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Mood Adjustment to Social Situations Through Mass Media Use: How Men Ruminate and Women Dissipate Angry Moods

Authors


Corresponding author: Silvia Knobloch-Westerwick; e-mail: Knobloch-Westerwick.1@osu.edu.

Abstract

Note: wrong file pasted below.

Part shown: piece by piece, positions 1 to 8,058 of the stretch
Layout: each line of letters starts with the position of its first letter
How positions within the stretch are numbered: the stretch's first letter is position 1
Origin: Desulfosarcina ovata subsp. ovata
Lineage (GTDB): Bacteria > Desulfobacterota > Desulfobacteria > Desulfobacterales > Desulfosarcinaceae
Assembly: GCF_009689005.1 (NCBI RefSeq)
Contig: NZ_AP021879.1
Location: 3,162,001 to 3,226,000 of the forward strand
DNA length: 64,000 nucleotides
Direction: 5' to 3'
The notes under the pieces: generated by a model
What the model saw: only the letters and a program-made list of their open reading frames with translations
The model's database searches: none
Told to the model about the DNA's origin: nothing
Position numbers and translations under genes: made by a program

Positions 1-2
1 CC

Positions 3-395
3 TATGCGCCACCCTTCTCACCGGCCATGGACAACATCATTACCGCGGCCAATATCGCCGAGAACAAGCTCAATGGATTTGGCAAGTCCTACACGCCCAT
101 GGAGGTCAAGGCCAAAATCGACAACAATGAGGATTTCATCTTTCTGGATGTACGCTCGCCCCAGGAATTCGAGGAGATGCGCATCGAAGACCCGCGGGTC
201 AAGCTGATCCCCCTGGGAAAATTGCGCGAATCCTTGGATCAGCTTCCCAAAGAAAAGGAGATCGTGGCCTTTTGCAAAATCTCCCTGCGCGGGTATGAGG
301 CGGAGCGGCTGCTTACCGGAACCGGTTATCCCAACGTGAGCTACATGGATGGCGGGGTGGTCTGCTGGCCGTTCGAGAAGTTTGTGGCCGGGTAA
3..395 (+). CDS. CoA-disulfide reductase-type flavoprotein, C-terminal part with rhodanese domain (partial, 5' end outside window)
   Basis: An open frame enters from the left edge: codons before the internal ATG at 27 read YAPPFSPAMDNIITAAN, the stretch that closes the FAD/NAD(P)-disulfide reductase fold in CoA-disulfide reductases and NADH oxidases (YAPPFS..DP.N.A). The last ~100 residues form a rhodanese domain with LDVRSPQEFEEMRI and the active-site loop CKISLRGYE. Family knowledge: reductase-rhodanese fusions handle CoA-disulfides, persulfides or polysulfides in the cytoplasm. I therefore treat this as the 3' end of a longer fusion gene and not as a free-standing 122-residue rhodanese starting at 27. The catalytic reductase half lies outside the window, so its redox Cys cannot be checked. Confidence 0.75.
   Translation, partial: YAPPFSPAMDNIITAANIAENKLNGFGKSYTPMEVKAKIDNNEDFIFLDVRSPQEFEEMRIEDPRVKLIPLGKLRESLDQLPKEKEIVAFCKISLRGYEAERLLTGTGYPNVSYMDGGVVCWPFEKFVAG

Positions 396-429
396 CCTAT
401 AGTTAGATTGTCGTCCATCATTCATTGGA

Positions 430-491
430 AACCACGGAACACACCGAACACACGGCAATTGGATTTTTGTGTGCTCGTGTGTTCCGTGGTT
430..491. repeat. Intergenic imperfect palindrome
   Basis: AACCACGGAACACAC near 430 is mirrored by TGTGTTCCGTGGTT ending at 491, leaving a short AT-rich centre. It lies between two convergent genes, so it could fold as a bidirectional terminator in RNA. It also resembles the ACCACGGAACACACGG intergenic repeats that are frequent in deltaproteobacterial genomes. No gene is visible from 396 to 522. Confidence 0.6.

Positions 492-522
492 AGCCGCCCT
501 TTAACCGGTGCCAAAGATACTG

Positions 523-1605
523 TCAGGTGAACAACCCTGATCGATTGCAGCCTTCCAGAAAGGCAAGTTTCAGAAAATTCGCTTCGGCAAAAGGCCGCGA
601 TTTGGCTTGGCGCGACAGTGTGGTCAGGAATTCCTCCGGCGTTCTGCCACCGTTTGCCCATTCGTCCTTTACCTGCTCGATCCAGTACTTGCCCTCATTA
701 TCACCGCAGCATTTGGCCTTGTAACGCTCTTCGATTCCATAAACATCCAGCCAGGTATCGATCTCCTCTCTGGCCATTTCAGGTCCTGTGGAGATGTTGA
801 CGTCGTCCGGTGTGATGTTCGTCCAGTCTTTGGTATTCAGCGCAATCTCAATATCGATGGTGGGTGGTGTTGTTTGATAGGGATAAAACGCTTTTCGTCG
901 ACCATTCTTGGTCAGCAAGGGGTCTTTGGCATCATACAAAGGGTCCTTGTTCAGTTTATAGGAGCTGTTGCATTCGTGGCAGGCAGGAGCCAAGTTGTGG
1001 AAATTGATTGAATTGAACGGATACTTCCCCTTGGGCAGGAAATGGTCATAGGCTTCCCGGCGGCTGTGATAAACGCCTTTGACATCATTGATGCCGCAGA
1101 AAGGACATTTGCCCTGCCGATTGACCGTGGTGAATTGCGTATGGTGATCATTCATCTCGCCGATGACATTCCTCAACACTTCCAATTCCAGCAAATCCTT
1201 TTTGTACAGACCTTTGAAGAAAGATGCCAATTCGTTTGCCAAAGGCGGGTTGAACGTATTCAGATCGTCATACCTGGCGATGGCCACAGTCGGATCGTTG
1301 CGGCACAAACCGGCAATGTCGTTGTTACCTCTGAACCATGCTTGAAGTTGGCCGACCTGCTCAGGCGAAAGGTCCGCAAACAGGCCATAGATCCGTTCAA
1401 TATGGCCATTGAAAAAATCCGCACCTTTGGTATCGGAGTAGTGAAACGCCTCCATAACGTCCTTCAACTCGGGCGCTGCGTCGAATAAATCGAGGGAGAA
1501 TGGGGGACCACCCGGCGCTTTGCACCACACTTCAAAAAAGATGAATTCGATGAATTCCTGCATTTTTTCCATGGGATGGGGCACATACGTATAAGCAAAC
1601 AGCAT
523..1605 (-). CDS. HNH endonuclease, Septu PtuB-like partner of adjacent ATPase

Mood adjustment goals served to explain gender differences regarding media preferences. Before reacting to antagonism, females are likely to prevent aggression by dissolving aversive states through media consumption, whereas males could preserve aggression by choosing negative content. In a computerized procedure, participants (N = 86) were provoked by supervisor feedback to instigate angry moods. Half of the sample was led to anticipate a retaliation opportunity. In a purportedly separate study, participants were free to choose from online news while software unobtrusively logged their selective news exposure. The articles had been classified as positive or negative news in a pretest. When anticipating a retaliation opportunity, females spent more time reading positive news to dissipate their anger. Males expecting a retaliation opportunity spent more time on negative news to sustain their anger. Males’ generally lower news consumption, especially when anticipating a chance to retaliate, indicated anger rumination through news avoidance altogether.

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